The Hamas government in the Gaza Strip announced Tuesday the opening of an Islamic National Bank, even though the bank is not recognized by the Palestinian Monetary Authority, an organ of the Palestinian Authority in Ramallah.

Seventeen founders invested a total of $4 million to establish the bank, which began issuing stock to the public in March; their initial goal is to reach reserves totaling $20 million. The bank will operate in accordance with Islamic banking laws, whose fundamental principles are based on sharing profit and loss.

The bank will be responsible for transferring the wages of civil servants employed by the Hamas administration in the Gaza Strip. A total of 6,000 Hamas civil servants will receive their salaries through the bank for the first time this month.

The director of the bank's board, Dr. Ala' al-Rifati, told Haaretz that the services the bank offers its clientele will expand with time. Starting on May 1, the bank will initiate its first loans to individuals, with repayment schemes at a maximum of seven years.

The opening of a bank three months after Israel's offensive in the Gaza Strip is considered an achievement for the Hamas-dominated administration in the Strip, and a challenge to the international blockade. One of the main characteristics of the blockade on the Strip has been the limitations imposed on banking.

With the exception of the Bank of Palestine, which was set up in the 1950s and whose main offices are in Ramallah, the rest of the banks in the territories are branches of banks based abroad. In order to avoid being boycotted by international banks, fund transfers and the opening of new accounts in Palestinian banks are subjected to strict oversight.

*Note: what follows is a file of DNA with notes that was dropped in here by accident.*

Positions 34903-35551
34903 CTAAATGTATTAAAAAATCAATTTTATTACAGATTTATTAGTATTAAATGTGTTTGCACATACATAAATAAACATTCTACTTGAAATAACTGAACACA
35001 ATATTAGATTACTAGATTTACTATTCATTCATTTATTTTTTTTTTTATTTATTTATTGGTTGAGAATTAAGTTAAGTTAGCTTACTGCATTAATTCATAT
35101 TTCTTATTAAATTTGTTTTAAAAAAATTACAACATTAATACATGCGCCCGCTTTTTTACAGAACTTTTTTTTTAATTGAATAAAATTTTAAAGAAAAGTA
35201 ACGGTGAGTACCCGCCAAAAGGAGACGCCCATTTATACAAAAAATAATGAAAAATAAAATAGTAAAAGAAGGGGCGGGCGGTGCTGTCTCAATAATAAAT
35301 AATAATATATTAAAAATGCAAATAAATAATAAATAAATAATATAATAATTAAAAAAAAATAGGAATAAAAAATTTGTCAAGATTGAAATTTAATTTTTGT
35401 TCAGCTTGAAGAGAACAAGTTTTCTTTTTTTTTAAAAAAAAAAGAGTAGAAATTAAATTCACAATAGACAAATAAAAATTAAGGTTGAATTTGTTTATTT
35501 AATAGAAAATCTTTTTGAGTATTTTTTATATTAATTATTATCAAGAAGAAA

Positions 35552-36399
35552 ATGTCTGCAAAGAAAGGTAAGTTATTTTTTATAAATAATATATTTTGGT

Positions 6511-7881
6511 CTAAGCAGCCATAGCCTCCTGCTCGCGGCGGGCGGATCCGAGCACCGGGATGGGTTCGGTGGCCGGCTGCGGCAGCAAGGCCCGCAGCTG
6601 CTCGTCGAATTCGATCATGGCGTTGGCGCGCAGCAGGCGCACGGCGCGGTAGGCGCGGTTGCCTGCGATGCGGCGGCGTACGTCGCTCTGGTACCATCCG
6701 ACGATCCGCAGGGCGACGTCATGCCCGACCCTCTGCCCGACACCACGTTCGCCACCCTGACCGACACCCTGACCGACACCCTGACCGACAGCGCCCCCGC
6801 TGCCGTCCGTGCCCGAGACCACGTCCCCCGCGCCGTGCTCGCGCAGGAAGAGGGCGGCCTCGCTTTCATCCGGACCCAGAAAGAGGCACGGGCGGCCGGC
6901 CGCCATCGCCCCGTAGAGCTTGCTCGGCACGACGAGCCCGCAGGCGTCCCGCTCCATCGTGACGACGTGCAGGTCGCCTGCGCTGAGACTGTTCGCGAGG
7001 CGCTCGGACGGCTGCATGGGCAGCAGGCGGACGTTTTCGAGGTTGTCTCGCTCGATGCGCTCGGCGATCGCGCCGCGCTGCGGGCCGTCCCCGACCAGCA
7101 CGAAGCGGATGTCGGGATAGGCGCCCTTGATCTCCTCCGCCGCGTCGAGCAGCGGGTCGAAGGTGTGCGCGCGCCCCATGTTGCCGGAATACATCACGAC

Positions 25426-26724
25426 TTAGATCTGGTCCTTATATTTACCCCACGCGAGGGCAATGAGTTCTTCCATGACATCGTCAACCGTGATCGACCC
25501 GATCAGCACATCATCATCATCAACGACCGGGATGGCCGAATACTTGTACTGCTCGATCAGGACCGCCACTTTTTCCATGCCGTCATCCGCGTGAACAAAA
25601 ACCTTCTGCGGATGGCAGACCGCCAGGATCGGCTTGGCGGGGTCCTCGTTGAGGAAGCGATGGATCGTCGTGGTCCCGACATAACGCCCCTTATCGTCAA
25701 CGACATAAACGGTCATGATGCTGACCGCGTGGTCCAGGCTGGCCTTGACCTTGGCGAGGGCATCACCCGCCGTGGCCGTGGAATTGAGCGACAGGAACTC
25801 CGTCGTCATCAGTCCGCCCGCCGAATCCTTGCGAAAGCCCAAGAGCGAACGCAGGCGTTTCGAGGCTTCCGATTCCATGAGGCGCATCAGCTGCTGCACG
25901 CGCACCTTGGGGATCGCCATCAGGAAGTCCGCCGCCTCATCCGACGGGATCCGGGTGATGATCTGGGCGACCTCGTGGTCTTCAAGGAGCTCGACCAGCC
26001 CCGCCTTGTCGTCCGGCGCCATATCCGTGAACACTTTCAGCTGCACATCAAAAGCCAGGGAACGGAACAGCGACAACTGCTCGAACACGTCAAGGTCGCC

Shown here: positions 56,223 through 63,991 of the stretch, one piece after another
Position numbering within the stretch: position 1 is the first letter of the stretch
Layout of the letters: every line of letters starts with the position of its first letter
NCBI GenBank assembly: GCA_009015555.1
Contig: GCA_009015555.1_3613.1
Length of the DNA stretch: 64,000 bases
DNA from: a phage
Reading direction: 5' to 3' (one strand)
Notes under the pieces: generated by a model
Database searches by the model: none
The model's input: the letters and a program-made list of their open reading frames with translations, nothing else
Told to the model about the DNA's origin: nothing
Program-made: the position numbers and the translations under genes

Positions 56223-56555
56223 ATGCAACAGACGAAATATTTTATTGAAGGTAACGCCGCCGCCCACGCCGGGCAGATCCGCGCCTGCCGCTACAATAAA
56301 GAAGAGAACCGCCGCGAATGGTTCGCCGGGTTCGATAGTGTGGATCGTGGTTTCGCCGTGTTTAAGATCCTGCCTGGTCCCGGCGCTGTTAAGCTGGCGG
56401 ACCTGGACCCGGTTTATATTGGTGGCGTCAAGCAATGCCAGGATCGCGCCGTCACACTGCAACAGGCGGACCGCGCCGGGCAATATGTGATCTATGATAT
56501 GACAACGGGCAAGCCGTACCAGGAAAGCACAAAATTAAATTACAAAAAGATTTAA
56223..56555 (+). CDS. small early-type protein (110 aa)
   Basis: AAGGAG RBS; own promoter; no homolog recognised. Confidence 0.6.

Another major difficulty is that the Bank of Israel does not allow enough money to reach Palestinian banks in the Gaza Strip; this undermines the Palestinian Authority, which has to pay the salaries of tens of thousands of civil servants, as well as make welfare payments.

Rifati told Haaretz that because the banks limited the amount of cash people could withdraw from their accounts, the public has lost faith in the institutions. He says the shortage in cash stems primarily from the lack of deposits, and that his bank will seek to restore the confidence of the population in the institution and encourage them to deposit their cash in accounts. One obvious advantage the bank has is that it lacks any competitors.

During the past year the Hamas administration began collecting taxes in cash, which independent analysts say have enabled them to accumulate shekels and use them to pay salaries.